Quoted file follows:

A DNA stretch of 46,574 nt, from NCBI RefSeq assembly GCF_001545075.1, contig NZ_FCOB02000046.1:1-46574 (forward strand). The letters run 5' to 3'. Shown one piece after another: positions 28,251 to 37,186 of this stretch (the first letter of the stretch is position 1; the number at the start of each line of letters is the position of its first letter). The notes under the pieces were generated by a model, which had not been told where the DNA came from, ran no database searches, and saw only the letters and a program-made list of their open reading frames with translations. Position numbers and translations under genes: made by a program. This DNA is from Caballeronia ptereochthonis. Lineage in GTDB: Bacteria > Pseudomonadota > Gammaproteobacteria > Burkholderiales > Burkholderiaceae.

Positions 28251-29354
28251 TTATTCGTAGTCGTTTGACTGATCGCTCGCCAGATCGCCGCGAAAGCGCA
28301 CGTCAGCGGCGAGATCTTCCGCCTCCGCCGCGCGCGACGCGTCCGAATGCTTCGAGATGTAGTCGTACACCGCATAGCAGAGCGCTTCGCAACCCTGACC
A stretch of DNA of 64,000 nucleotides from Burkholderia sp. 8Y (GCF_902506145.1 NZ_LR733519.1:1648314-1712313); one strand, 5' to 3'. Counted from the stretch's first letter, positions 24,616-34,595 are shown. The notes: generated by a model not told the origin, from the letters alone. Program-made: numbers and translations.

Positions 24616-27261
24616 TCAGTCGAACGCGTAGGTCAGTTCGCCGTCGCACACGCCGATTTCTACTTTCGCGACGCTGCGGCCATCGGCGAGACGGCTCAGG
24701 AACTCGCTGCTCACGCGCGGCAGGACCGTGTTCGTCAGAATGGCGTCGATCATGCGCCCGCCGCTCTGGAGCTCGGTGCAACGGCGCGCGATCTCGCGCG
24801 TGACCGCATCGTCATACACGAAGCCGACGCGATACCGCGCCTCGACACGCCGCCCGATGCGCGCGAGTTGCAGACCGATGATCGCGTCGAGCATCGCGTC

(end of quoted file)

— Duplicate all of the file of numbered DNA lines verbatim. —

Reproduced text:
A DNA stretch of 46,574 nt, from NCBI RefSeq assembly GCF_001545075.1, contig NZ_FCOB02000046.1:1-46574 (forward strand). The letters run 5' to 3'. Shown one piece after another: positions 28,251 to 37,186 of this stretch (the first letter of the stretch is position 1; the number at the start of each line of letters is the position of its first letter). The notes under the pieces were generated by a model, which had not been told where the DNA came from, ran no database searches, and saw only the letters and a program-made list of their open reading frames with translations. Position numbers and translations under genes: made by a program. This DNA is from Caballeronia ptereochthonis. Lineage in GTDB: Bacteria > Pseudomonadota > Gammaproteobacteria > Burkholderiales > Burkholderiaceae.

Positions 28251-29354
28251 TTATTCGTAGTCGTTTGACTGATCGCTCGCCAGATCGCCGCGAAAGCGCA
28301 CGTCAGCGGCGAGATCTTCCGCCTCCGCCGCGCGCGACGCGTCCGAATGCTTCGAGATGTAGTCGTACACCGCATAGCAGAGCGCTTCGCAACCCTGACC
A stretch of DNA of 64,000 nucleotides from Burkholderia sp. 8Y (GCF_902506145.1 NZ_LR733519.1:1648314-1712313); one strand, 5' to 3'. Counted from the stretch's first letter, positions 24,616-34,595 are shown. The notes: generated by a model not told the origin, from the letters alone. Program-made: numbers and translations.

Positions 24616-27261
24616 TCAGTCGAACGCGTAGGTCAGTTCGCCGTCGCACACGCCGATTTCTACTTTCGCGACGCTGCGGCCATCGGCGAGACGGCTCAGG
24701 AACTCGCTGCTCACGCGCGGCAGGACCGTGTTCGTCAGAATGGCGTCGATCATGCGCCCGCCGCTCTGGAGCTCGGTGCAACGGCGCGCGATCTCGCGCG
24801 TGACCGCATCGTCATACACGAAGCCGACGCGATACCGCGCCTCGACACGCCGCCCGATGCGCGCGAGTTGCAGACCGATGATCGCGTCGAGCATCGCGTC